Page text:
$70,000.00
2011

Umoja Operation Compassion Society of BC

Reaching out to African Immigrant and Refugee Families and Youth

Umoja's Literacy and Life-Skills program that has been running successfully for three years. The program has been designed to address the specific needs of immigrants and refugees from war-torn countries. Our most recent survey indicates that 100% of the participants are satisfied with the program and have reported that the program has met their literacy and life skills needs and has helped them adapt to their new country. So far more than 100 immigrants have participated in the program. Our intention is to continue to offer this vital program and also extend it to the youth. The project has two components to it: (A) The Literacy: English reading, writing, conversation and numeracy. For the youth, we will add the homework assistance component. Participants will attend Literacy/homework program 3 times a week from 4:30-6:30pm. (B) Life Skills: Once a week 6-8pm the project will build Canadian life and leadership skills to integrate successfully into the society through workshops, speakers and out trips.
$70,000.00
2010

University of Victoria School of Social Work

Engaged research on implementations in response to overdose

This current proposal builds on a Vancouver Foundation Develop Grant (UNR15-0134) held by Wallace (with Pauly) in which we were immersed in community when drug overdose become a public health crisis and our results informing responses. Also, a NSERC Engage grant supported a unique partnership and the creation of a spectrometer drug testing instrument by the Co-investigator (Hore) with Vincent at STS Pharmacy. The advancement is novel due to the cost-effectiveness of the invention which allows for unprecedented scale-up and integration. Most recently, Wallace, Hore and Vincent were successful in an application to the Canadian Foundation for Pharmacy’s Innovation program to implement this technology, pilot drug checking and build capacity in Victoria BC. Our proposal pairs the piloting of this innovation in drug checking with community-based research through the partnership with AIDS Vancouver Island and its Street College program. Specifically, we will engage people who use drugs (PWUD) in research that can inform how drug checking can effectively be implemented and integrated in harm reduction. There is a lack of knowledge on many aspects of implementation such as; who may use or not use such services, what barriers exist to using the services, how individuals will respond to test results, how drug checking could impact the toxic illicit drug market, what opportunities drug checking may hold for reducing stigma, increasing access to supports, and develop relationships.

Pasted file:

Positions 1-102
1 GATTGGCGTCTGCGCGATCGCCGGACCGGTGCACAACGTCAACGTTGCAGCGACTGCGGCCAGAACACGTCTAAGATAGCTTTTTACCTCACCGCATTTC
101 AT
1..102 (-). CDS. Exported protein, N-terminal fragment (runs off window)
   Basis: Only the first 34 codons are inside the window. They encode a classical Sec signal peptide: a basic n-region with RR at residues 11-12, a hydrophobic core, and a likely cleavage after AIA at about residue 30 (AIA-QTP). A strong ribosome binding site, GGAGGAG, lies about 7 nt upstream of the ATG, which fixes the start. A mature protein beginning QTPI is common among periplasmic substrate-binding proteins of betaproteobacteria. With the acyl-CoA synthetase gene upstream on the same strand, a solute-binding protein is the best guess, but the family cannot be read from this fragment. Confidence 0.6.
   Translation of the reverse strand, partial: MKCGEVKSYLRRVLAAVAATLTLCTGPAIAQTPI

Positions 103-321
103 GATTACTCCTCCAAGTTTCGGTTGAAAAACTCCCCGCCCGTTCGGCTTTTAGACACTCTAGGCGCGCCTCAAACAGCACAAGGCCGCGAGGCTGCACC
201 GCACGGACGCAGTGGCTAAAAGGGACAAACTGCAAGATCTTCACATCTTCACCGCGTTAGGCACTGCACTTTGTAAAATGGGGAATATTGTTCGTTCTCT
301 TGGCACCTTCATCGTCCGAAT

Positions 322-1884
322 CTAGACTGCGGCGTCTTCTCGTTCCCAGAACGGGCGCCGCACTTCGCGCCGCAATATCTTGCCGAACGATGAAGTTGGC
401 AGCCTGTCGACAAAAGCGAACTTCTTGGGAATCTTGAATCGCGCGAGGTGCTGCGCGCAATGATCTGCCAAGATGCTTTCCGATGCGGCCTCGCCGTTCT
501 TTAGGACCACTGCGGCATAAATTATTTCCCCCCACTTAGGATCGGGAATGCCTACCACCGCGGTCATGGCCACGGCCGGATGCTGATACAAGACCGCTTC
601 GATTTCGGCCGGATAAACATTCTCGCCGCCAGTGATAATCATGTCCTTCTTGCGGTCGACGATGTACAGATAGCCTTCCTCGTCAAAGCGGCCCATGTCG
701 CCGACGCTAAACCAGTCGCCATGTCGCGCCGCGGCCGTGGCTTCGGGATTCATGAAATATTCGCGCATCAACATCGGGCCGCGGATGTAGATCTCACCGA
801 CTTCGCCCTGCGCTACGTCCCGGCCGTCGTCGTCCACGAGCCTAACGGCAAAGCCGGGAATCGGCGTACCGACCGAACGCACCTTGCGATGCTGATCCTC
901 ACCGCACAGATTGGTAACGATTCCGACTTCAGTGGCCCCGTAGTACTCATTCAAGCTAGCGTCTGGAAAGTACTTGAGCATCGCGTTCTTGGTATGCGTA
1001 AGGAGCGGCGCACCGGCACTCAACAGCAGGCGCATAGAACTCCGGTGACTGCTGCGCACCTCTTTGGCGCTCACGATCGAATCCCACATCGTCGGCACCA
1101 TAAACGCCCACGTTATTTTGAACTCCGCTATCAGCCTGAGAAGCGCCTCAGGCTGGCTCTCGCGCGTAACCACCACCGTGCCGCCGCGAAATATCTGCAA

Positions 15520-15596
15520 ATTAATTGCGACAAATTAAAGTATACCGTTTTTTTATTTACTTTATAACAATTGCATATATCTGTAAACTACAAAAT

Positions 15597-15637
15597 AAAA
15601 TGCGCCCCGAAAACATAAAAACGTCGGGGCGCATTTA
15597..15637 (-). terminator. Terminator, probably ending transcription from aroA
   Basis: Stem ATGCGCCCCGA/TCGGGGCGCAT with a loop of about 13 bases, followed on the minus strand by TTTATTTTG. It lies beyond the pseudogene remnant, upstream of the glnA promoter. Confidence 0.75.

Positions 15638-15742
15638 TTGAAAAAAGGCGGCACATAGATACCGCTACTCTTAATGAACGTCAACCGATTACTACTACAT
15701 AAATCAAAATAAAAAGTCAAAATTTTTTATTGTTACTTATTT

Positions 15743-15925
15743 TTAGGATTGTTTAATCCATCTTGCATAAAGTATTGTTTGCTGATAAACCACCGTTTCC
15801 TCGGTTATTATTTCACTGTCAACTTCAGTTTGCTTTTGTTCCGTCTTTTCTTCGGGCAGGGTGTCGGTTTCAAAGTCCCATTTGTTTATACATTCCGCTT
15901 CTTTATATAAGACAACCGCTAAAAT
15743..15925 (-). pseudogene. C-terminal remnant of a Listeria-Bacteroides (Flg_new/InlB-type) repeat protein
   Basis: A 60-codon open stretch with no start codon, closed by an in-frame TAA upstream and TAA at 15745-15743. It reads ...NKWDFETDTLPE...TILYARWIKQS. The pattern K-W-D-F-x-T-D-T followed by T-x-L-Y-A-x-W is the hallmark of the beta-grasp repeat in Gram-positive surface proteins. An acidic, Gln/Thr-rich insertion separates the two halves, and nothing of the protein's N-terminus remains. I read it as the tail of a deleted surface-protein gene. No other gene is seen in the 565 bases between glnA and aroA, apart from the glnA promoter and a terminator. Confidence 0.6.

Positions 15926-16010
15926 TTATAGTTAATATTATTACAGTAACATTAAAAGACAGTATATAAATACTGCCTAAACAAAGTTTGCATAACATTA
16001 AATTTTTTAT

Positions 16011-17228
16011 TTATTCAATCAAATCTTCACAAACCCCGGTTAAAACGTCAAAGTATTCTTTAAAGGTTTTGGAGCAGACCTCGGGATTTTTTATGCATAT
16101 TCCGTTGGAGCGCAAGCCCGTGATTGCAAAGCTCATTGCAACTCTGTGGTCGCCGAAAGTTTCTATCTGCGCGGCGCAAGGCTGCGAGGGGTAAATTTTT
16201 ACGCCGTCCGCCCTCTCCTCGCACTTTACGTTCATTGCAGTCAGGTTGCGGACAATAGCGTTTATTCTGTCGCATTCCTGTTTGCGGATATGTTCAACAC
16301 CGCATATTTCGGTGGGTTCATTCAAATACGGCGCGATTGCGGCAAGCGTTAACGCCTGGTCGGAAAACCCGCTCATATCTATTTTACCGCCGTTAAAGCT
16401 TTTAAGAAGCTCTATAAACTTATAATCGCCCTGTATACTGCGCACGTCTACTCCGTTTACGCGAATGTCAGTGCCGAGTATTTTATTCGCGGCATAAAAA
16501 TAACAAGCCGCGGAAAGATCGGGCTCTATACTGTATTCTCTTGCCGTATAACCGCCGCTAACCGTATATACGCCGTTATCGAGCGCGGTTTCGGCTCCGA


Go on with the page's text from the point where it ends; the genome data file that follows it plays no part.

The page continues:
$70,000.00
2017

Victoria Women's Transition House

Stepping Stones for Families: Ready to Rent

The Stepping Stones Steering Committee of 11 agencies developed a program for families who cannot find, keep and/or maintain housing. Many of these families have poor housing references and are not accepted into even the most basic of housing units. This program offers a 12-hour course called Ready to Rent that prepares families to be good tenants and provides support for up to six months to the families. They are seeking funding to stabilize the program, which started a year and a half ago, and also to develop a business plan, do a cost-benefit analysis and create a strong governance model.
$70,000.00
2010

Watari Research Association

Transition to Independence Program - TIP II

$70,000.00
2012